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How to use Reddit search in Olwi

Updated at 24 January 2022

Do you find yourself not being able to find something you wanted? Olwi simplifies the process, but it doesn't tell you exactly what phrases/words to put into the search input. It's an activity I didn't find how to automate. Hence, let's understand the process of assembling proper search queries.

There are two search modes when you try to find something in Olwi:

  1. Default/smart search. It eliminates pointing out excessive information. Pick what do you want to achieve and some keywords. Ideal for first-time uses.

  2. Advanced search. It allows you to indicate a lot of additional information such as subreddits, words to exclude, searching in the title, description, and so on. Ideal if you know what do you search for and need customizability for your research.

Understand your target user or customer

If you already know who is your target person, great, skip this section. Otherwise, you need to work on recognizing potential people who are interested in your expertise/product. We need this information to understand possible intents when people search for such product, services, ask about such problems and so.

potential customer on Reddit

Imagine that you've built a tool that allows people to create websites fast with no code. Who are your possible target users? People, who want to make websites faster, right? Programmers? Yes, but not necessarily, oftentimes they don't need a website personally. And there are many groups of people who need one, but they're tired of hiring programmers or doing so by themselves. For example, bloggers, businesses. And many businesses create websites for other businesses - they should benefit the most from your product because they're the ones who will use it the most. Many people create a single website and that's all. The development agencies create multiple of them per week - it's a repeatable need.

There could be many people who need websites but only some groups of them need to create websites more often.

Understand people's intents

If your product is about simplifying creating websites, for example, then people don't necessarily know they can do so easier. Also, some people don't know they need to create a website. And some do, but they don't know how it works and where they might create one, not speaking about doing this faster or simpler.

Some products solve a direct(understandable) and urgent problem. In such cases, it's easier to find target customers because they are aware of the issue they have. For example, if your neck hurts, you go to a doctor. Or, if you need a domain, you go to a domain provider and buy one. Do people aware of the problem you solve? If they do, how do they talk about it?

problems on Reddit

It's critical to understand how do people talk about problems. It may be "I'm tired of developing websites" or "I need a faster way to create a website", for example. There are different keywords in use. Alright, now to some actionable advice:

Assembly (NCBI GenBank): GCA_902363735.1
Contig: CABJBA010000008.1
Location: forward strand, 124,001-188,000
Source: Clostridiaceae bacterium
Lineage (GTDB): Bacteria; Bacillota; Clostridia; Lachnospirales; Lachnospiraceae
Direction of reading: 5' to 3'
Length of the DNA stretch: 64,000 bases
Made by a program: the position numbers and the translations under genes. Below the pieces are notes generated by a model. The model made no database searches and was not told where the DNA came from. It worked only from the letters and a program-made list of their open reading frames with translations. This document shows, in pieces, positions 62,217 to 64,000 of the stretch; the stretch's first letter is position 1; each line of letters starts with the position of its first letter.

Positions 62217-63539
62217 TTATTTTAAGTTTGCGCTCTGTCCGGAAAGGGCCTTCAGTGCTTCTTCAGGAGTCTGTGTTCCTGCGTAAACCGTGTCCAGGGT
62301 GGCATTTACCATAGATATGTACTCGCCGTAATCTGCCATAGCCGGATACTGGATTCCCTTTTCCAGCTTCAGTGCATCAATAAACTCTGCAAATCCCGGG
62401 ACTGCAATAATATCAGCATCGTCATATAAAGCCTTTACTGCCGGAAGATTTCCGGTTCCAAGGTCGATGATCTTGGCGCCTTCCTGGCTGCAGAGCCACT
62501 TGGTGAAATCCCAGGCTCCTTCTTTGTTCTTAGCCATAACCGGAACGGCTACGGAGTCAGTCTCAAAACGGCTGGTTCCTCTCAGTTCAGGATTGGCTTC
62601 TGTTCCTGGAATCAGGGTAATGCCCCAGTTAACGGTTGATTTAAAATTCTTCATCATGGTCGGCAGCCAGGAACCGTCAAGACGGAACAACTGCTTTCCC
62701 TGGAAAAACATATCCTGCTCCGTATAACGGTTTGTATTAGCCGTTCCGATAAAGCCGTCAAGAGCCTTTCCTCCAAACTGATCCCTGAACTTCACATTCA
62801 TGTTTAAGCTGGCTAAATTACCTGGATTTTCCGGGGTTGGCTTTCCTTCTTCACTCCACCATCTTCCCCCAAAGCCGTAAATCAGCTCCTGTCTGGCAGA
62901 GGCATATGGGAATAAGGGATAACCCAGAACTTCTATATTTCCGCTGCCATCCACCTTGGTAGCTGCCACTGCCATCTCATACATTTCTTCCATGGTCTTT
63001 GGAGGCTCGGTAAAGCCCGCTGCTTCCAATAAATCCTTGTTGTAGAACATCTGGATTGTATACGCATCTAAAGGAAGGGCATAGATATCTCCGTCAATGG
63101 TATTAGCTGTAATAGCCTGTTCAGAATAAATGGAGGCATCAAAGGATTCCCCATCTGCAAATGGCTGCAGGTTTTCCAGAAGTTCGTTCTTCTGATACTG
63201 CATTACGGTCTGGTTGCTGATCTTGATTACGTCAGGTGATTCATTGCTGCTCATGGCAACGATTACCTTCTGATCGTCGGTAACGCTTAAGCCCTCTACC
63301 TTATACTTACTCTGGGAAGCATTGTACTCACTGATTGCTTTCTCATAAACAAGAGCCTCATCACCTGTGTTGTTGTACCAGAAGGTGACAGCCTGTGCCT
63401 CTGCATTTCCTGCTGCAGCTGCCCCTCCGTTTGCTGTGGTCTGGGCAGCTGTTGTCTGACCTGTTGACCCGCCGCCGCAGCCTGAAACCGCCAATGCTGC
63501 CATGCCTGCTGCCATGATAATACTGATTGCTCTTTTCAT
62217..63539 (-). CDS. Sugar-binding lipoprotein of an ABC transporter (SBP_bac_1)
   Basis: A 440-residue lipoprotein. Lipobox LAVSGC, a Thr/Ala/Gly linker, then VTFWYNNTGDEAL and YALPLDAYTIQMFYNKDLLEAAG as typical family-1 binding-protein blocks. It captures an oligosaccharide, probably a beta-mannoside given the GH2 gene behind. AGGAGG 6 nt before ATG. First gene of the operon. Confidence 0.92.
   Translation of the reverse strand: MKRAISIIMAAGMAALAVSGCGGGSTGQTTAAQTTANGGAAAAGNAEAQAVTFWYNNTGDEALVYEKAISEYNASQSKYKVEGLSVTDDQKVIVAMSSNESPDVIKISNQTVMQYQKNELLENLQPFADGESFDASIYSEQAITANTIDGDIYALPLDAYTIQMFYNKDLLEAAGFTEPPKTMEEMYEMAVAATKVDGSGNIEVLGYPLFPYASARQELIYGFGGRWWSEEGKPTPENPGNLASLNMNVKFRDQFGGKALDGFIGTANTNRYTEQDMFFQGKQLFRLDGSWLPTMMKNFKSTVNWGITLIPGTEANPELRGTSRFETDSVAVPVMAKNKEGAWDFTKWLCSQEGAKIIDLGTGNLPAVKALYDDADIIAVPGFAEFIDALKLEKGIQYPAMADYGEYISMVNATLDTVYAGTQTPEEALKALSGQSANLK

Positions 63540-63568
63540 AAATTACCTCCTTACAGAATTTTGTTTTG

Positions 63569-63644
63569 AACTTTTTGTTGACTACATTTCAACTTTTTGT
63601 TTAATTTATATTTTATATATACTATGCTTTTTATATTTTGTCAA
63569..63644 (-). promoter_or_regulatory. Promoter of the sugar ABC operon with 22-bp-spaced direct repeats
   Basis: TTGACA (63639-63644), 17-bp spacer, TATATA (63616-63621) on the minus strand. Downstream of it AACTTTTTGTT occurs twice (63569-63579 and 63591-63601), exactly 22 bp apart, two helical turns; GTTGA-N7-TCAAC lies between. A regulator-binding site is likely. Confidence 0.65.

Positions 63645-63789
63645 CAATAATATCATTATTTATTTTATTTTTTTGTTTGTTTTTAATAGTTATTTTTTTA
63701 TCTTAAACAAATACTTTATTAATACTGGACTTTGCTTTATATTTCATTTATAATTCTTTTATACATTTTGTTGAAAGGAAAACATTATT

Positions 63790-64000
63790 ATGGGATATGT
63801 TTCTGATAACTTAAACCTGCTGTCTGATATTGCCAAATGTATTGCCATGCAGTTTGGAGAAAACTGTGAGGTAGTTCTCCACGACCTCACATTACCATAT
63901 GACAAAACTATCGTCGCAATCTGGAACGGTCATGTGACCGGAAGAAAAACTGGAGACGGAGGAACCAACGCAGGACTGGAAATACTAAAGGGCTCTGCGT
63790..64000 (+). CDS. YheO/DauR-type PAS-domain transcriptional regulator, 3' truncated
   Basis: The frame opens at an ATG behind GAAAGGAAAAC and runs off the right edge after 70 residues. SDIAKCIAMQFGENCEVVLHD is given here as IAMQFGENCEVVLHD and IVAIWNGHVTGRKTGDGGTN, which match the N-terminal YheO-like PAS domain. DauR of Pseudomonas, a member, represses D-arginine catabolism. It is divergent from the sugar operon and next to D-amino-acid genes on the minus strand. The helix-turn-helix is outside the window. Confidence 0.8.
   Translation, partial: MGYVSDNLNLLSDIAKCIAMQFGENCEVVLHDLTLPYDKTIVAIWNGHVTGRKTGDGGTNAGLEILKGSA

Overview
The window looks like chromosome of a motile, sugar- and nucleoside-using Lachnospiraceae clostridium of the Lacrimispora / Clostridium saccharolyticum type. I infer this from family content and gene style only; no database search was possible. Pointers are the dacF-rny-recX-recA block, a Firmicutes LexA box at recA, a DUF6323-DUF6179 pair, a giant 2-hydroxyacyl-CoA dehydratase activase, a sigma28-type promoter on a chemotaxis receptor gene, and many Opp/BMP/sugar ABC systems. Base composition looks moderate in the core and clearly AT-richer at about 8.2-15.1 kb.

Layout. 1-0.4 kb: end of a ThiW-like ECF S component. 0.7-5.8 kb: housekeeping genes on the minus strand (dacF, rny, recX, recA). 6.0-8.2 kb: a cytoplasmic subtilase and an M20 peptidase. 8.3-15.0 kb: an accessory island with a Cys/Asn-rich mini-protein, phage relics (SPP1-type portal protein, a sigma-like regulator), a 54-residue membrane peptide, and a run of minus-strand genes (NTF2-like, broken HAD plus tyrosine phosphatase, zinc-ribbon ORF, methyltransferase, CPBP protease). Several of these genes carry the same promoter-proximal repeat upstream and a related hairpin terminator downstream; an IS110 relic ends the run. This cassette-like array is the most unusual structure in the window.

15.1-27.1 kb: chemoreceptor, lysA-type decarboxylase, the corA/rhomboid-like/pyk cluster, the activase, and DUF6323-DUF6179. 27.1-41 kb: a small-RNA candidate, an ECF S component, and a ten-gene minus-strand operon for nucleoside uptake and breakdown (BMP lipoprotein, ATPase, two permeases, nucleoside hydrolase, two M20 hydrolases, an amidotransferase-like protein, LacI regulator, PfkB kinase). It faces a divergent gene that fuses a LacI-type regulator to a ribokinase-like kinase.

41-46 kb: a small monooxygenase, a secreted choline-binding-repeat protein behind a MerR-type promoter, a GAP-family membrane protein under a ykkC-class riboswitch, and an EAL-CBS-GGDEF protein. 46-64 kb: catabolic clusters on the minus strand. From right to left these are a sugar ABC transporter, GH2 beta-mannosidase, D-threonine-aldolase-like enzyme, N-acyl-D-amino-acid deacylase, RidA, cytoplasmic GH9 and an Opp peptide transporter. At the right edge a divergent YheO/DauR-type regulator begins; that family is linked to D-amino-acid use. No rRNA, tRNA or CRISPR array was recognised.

1. Start with a direct problem statement your service solves. E.g. "create a website", "more leads", "monitor a website", "gain weight", "become healthier". These are quite abstract, hence there's space for us to see what people talk about in detail. E.g. people writing "create a website" want it on WordPress more often, than any other platform.

  2. Narrow the problem statement, if necessary. With the WordPress example, search for "create a WordPress website" or "WordPress website". The latter is better, in this way you'll understand what words people use, not you. Maybe it'll be "build a website" or "building a website".

Experiment with search keywords

You understand the intents, it's a primary thing. It's time to experiment with mixing various search queries. Again, people's words may differ from yours when they talk about their problems. Maybe they see this problem from another angle. Maybe they're more used to different synonyms than you.

search clients on Reddit

If your product helps recruiters find talents and you search them via "find talents", you may get a good amount of results. However, what about replacing "find" with other synonyms? As well, the other words and see what posts and comments you'll get.

To sum up:

  1. Understand people's intent. What words do they use to describe the problem you solve?

  2. Start with abstract phrases/words to take a look at how people talk about the problem. If you help people build a community, then you may try "community building" or "community" in specific communities you target to.

  3. Narrow your search based on (2).

  4. Repeat (1)-(3).

It's all about understanding what your target customers want to achieve and what do they struggle with.

Analyzing competitors

It's quite a life hack. If you don't know what are possible people's intents regarding the problem you try to solve, or, you struggle to find good keywords to describe it, take a look at your competitors. Do you know a few of them? They should be relatively popular, so people talk about them. if you know those, put their names in your search query and see how people talk about them. What problems do they describe? What words do they use? What do they like or hate in their texts?

Oftentimes, you'll find threads that you won't find with the words you decided to use. People may use your competitor's product in a way you didn't predict, for instance. Or, their problem is a bit different than you thought. Or, many other options.


Understand the problem you solve! If you can't find people that talk about it, you probably search using the wrong words. Try more abstract ones. Or, start with a single word but in a specific community(e.g. "leads" in marketing communities).

If you need help with assembling search queries, you may contact me in the bottom right!